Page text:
TDR history: making a difference since 1974

"TDR uses the tools of scientific investigation to understand why good drugs, good diagnostic tests, and good preventive strategies fail to reach people in need. In other words, to find the barriers to access, including costs, in impoverished settings and break them down.”

Dr Margaret Chan
Director-General, the World Health Organization

TDR’s rich legacy began with the agreement at the World Health Assembly in May,1974 to set up the programme. This milestone was celebrated during 2014 with numerous events, including presentations by alumni on the impact on numerous diseases and regions, and a special PLOS-NTD collection of articles authored by former and current staff.

Special PLOS Collection on TDR 40 year history

In a special PLOS journal collection, TDR former and current staff provide their views on key challenges and lessons learned during the 40 year history, and explain how and why the approaches and workplans changed through time. This includes the type of research supported, the way it was conducted and even the diseases covered. As the needs in the countries evolved, so too has the Programme.

Related links and specific articles

Find out more about TDR’s rich history

TDR has provided research evidence to five major elimination campaigns for neglected diseases and we've been part of the development of 12 new drugs. We’ve also helped to establish the effectiveness of insecticide-treated bednets and artemisinin combination therapy, now the mainstay of malaria control and treatment. Importantly, we've identified social and gender barriers that impede access to treatment and care, and provided evidence of the strength of communities in extending the health systems, starting with river blindness annual treatments, going on to diagnose and treat malaria, and to prevent dengue and Chagas disease transmission.

We've also trained thousands of researchers: in just about every low- and middle-income country, many of the scientific leaders and policy-makers are former TDR grantees.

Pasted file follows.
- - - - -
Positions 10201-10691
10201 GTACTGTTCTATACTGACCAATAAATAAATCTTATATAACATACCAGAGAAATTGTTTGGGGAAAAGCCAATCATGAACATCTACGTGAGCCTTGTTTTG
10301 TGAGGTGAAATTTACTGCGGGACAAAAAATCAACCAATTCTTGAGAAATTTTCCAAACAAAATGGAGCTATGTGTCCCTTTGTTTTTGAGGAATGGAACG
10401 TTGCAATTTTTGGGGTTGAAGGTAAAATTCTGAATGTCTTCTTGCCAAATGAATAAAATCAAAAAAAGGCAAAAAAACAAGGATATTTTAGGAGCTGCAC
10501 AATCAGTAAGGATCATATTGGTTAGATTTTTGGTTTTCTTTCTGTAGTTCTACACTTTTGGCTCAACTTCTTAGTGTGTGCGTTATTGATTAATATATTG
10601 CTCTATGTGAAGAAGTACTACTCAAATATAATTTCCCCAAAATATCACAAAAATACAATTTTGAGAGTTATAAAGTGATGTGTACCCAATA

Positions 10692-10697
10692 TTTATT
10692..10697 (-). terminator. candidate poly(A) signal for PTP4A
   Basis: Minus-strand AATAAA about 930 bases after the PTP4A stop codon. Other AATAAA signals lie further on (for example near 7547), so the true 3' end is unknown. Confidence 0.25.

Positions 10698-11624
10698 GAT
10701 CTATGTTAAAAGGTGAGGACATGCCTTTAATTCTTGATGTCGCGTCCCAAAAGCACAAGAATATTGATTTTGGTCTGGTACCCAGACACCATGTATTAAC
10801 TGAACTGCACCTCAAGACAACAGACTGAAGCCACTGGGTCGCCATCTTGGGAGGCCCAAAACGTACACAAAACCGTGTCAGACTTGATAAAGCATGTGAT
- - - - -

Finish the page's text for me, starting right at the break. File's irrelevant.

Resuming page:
News from TDR Director, John Reeder

It’s with particular pleasure that I share with you this month several examples of long-term research commitments that are paying off in numerous ways. These cover improving childhood malaria, reducing congenital syphilis, and managing arboviruses like dengue, Zika virus and chikungunya.

TDR Global, the new platform for research networking, is now live.

Looking for an expert who has worked on some aspect of infectious diseases of poverty? Need a multi-disciplinary team? Would you like some additional exposure for your work?

Research on community-based health workers needed

In collaboration with the WHO Health Workforce Department, we are highlighting the importance of research on community-based health workers (CHWs) in an editorial in the Bulletin of the World Health Organization. We have identified 5 key issues for consideration to build the evidence base.

About TDR: making a difference

TDR, the Special Programme for Research and Training in Tropical Diseases, is a global programme of scientific collaboration that helps facilitate, support and influence efforts to combat diseases of poverty. TDR is hosted at the World Health Organization (WHO), and is sponsored by the United Nations Children’s Fund (UNICEF), the United Nations Development Programme (UNDP), the World Bank and WHO.